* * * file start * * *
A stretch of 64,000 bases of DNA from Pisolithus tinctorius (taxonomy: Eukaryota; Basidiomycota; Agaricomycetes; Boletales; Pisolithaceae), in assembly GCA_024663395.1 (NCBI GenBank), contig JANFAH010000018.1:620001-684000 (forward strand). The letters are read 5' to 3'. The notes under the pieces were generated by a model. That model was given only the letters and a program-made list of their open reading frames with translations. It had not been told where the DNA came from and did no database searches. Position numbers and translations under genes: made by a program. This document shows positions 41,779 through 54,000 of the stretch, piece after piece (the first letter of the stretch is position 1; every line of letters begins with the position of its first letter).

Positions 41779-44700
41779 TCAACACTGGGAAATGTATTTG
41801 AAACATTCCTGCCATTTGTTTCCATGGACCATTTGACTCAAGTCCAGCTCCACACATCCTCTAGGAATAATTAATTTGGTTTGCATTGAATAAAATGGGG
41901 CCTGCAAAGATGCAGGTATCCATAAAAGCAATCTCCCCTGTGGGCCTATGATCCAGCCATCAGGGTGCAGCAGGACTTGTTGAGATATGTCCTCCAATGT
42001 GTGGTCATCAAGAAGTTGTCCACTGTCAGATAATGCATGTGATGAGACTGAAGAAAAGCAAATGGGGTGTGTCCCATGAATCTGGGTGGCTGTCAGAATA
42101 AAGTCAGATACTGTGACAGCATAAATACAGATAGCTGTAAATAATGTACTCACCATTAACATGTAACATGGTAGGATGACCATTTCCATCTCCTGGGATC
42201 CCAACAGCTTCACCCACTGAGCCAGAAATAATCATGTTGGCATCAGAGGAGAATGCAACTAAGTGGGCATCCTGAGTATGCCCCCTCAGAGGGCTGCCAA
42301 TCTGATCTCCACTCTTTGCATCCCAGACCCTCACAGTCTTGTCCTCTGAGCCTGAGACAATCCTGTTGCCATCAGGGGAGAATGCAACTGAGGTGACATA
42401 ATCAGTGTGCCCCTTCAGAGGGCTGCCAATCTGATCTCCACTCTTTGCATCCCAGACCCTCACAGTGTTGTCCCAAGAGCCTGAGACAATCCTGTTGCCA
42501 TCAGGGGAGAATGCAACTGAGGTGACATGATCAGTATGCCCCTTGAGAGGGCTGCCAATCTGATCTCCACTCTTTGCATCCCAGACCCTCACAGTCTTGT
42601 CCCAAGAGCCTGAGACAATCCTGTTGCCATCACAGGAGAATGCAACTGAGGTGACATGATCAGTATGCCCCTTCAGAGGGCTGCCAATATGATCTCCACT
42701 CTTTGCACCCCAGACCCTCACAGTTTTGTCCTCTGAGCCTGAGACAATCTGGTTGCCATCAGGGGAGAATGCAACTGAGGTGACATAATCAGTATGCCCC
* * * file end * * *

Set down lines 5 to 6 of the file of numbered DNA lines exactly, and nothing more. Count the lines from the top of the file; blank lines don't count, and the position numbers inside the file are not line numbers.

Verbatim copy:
41901 CCTGCAAAGATGCAGGTATCCATAAAAGCAATCTCCCCTGTGGGCCTATGATCCAGCCATCAGGGTGCAGCAGGACTTGTTGAGATATGTCCTCCAATGT
42001 GTGGTCATCAAGAAGTTGTCCACTGTCAGATAATGCATGTGATGAGACTGAAGAAAAGCAAATGGGGTGTGTCCCATGAATCTGGGTGGCTGTCAGAATA